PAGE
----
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Houston Heights Association 2016 Spring Home & Garden Tour
and Candlelight Dinner & Auction

"Harmony: Blending Past & Present"

> Candlelight Dinner & Auction | Home & Garden Tour

Friday, April 1
7 to 11 p.m.

Online ticket sales are closed.

HORS D'OEUVRES | DINNER | DESSERTS by Massoud Catering
WINE | BEER | REFRESHMENTS
SILENT & LIVE AUCTIONS
LIVE MUSIC by Triple Standard
BUFALA NEGRA COCKTAIL courtesy of Heights Liquor on 11th
GUEST GIFTS by Eclectic Home

Prior to the dinner, guests can view and place bids on featured donations of contemporary art, as well as items for families, pets, food, entertainment, health, beauty, and home and garden.

A live auction will follow dinner. "Yellow Tree," a spectacular outdoor sculpture by Houston artist Kelley Devine, will be a featured item. This exciting piece will be on display in the 1200 block of the Heights Boulevard esplanade as part of the "Trail of Art" public sculpture exhibit project before becoming part of the lucky high bidder's personal collection.

Tickets to the event are limited and available on a first-come, first-served basis. Individual tickets are $150. Reserved tables are $1,500 for 10 people and $1,800 for 12.Email candlelightdinner@houstonheights.org for more information. Tickets purchased online will be delivered.

Saturday, April 2 and Sunday, April 3, 2016
Noon to 6 p.m.

Online ticket sales are closed.

Home & Garden Tour tickets can be purchased online here and are available at Buchanan's Native Plants, 611 E. 11th Street, Jubilee, 325 W. 19th Street, and Joshua's Native Plants & Garden Antiques, 502 W. 18th Street. Advance tickets are $20. Tickets may be purchased on the days of the tour for $25 at the Houston Heights Fire Station, corner of 12th and Yale streets, and at all pre-sale ticket locations. No tickets will be sold at homes on the tour. Tickets purchased online, may be picked up at the Firestation, 107 West 12th Street, on the days of the event from Noon to 6 p.m. They will not be mailed or delivered.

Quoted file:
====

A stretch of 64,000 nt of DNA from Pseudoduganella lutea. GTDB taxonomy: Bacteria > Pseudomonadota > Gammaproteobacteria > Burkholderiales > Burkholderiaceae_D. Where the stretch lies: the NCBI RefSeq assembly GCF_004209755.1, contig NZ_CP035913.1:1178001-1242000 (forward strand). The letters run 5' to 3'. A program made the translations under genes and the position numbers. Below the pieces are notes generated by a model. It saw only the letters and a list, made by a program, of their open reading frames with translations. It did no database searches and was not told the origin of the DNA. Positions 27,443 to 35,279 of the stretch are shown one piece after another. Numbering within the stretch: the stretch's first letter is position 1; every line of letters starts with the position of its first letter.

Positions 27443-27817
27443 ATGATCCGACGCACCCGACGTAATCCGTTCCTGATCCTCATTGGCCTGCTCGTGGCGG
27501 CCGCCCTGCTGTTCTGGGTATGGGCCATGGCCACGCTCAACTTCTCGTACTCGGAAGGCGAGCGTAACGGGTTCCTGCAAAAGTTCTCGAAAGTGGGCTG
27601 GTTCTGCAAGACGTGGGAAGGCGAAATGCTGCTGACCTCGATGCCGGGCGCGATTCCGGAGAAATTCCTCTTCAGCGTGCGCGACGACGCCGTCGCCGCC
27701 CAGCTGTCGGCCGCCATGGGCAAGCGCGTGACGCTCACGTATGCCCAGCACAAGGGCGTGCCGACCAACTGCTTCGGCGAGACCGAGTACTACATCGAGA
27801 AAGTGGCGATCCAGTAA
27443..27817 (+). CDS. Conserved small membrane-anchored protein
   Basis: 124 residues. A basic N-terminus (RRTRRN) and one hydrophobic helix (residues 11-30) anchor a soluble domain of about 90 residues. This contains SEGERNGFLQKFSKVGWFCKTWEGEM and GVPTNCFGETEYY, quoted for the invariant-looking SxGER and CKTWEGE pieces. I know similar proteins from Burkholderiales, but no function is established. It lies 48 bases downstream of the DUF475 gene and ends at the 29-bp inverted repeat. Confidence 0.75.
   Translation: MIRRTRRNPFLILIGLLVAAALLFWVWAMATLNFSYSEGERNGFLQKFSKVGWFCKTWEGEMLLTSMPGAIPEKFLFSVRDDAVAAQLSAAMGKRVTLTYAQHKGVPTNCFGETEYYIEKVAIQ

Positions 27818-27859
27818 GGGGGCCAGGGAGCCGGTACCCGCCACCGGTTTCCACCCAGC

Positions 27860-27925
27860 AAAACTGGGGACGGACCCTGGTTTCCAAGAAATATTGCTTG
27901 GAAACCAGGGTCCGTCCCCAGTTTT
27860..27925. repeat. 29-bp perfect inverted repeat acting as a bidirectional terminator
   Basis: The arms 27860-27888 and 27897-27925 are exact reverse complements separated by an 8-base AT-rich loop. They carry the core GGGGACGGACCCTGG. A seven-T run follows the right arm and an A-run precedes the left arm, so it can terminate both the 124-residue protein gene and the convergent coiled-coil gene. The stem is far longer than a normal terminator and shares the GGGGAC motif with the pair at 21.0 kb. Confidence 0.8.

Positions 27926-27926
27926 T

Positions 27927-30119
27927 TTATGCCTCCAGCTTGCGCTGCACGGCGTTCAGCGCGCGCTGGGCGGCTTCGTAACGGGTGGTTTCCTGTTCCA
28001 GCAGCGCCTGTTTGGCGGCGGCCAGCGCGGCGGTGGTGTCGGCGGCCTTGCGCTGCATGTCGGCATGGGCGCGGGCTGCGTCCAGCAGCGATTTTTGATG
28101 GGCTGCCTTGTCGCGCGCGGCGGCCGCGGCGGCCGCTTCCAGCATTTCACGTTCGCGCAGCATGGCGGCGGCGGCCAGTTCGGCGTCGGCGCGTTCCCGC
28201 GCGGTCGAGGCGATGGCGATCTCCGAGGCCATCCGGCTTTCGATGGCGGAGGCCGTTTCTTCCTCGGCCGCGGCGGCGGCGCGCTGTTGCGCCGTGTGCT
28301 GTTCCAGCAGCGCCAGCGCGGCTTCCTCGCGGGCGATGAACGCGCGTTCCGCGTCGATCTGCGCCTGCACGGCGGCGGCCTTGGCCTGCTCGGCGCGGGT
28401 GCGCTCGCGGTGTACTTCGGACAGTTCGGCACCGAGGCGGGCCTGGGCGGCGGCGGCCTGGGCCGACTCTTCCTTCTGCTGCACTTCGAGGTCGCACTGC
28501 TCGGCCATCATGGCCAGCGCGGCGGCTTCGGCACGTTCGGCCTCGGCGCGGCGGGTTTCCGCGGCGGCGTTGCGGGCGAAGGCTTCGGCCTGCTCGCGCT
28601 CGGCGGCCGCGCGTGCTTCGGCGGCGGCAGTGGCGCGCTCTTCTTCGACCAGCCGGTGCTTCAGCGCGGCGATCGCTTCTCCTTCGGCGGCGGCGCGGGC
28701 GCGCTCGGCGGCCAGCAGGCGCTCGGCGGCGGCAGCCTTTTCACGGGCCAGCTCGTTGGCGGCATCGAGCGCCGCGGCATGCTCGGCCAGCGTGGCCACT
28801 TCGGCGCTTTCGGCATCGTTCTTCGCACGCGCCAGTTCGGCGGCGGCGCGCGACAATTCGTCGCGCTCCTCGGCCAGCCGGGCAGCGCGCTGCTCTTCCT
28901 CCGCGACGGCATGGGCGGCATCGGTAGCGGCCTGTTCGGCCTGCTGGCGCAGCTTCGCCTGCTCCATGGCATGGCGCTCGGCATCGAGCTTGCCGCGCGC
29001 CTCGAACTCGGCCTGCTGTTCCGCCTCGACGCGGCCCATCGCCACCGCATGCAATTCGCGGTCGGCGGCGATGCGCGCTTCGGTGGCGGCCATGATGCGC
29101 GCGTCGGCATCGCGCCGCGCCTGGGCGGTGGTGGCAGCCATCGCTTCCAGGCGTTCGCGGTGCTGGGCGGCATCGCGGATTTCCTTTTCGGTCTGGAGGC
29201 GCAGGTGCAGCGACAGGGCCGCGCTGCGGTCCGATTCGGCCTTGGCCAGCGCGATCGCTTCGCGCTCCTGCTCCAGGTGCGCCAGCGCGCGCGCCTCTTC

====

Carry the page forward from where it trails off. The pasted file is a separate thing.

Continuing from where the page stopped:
Shuttle buses will be available to transport tour visitors from the Fire Station to the homes. Bicyclists, who choose to ride their bikes from home to home, will find bicycle racks at each location and a "bicycle valet" to assist with parking and securing bikes. For more event information, email springhometour@houstonheights.org. For information about volunteering during the tour, email volunteer@houstonheights.org.

The Houston Heights Association extends heartfelt thanks to these homeowners for graciously opening their beautiful homes for the 2016 HHA Spring Home & Garden Tour!

Ryan Home
2032 Cortlandt
Having lived in West Houston for 25 years, Mickey and Nicolle Ryan had no idea how much the Heights had to offer until they purchased this dilapidated bungalow in a foreclosure sale as an investment property. During their initial renovation, they fell in love with the chickens next door, restaurants, parks, and shopping. Ultimately, they decided to renovate the bungalow for themselves and never looked back. The smart remodel maintains the "Heightsy" bungalow appeal with historical aspects and charm but provides them the modern day conveniences they desired. The home is truly as charming as its homeowners. Photo Credit: TK Images.

Alexandre/Clarry Home
2200 Harvard
It's no surprise that Pierre Alexandre and Sean Clarry fell in love with this amazing house from afar, while living in Amsterdam, as the home is an entertainer's dream. Pierre, who has 18 years of international experience in musical theater, often hosts events using the home's natural stage. The contemporary home features a pink meditation room with a secret entryway to the guest "Winter Bedroom." Brazilian cherry oak floors, four wood-burning fireplaces, and iridescent lighting will wow. Architecturally, the bold rooftop steeple harmonizes this contemporary masterpiece with many Houston Heights Victorian homes. This stunning home is as vibrant as its owners and luscious garden. A show-stopper. Photo Credit: TK Images.